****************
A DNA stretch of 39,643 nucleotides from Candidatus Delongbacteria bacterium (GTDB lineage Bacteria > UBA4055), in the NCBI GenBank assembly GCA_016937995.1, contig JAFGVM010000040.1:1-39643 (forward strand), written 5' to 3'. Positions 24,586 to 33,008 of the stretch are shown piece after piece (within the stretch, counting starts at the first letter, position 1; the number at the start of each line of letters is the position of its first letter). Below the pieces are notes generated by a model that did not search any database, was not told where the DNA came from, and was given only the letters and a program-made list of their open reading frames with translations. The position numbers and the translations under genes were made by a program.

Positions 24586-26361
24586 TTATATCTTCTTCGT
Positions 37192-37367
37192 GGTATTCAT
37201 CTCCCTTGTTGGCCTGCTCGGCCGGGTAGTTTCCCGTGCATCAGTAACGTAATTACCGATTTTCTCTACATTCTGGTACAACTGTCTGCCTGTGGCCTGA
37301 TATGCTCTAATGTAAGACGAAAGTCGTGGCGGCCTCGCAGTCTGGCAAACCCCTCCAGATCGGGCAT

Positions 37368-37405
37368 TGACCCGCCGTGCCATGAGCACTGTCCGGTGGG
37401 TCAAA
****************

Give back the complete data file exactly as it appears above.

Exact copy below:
A DNA stretch of 39,643 nucleotides from Candidatus Delongbacteria bacterium (GTDB lineage Bacteria > UBA4055), in the NCBI GenBank assembly GCA_016937995.1, contig JAFGVM010000040.1:1-39643 (forward strand), written 5' to 3'. Positions 24,586 to 33,008 of the stretch are shown piece after piece (within the stretch, counting starts at the first letter, position 1; the number at the start of each line of letters is the position of its first letter). Below the pieces are notes generated by a model that did not search any database, was not told where the DNA came from, and was given only the letters and a program-made list of their open reading frames with translations. The position numbers and the translations under genes were made by a program.

Positions 24586-26361
24586 TTATATCTTCTTCGT
Positions 37192-37367
37192 GGTATTCAT
37201 CTCCCTTGTTGGCCTGCTCGGCCGGGTAGTTTCCCGTGCATCAGTAACGTAATTACCGATTTTCTCTACATTCTGGTACAACTGTCTGCCTGTGGCCTGA
37301 TATGCTCTAATGTAAGACGAAAGTCGTGGCGGCCTCGCAGTCTGGCAAACCCCTCCAGATCGGGCAT

Positions 37368-37405
37368 TGACCCGCCGTGCCATGAGCACTGTCCGGTGGG
37401 TCAAA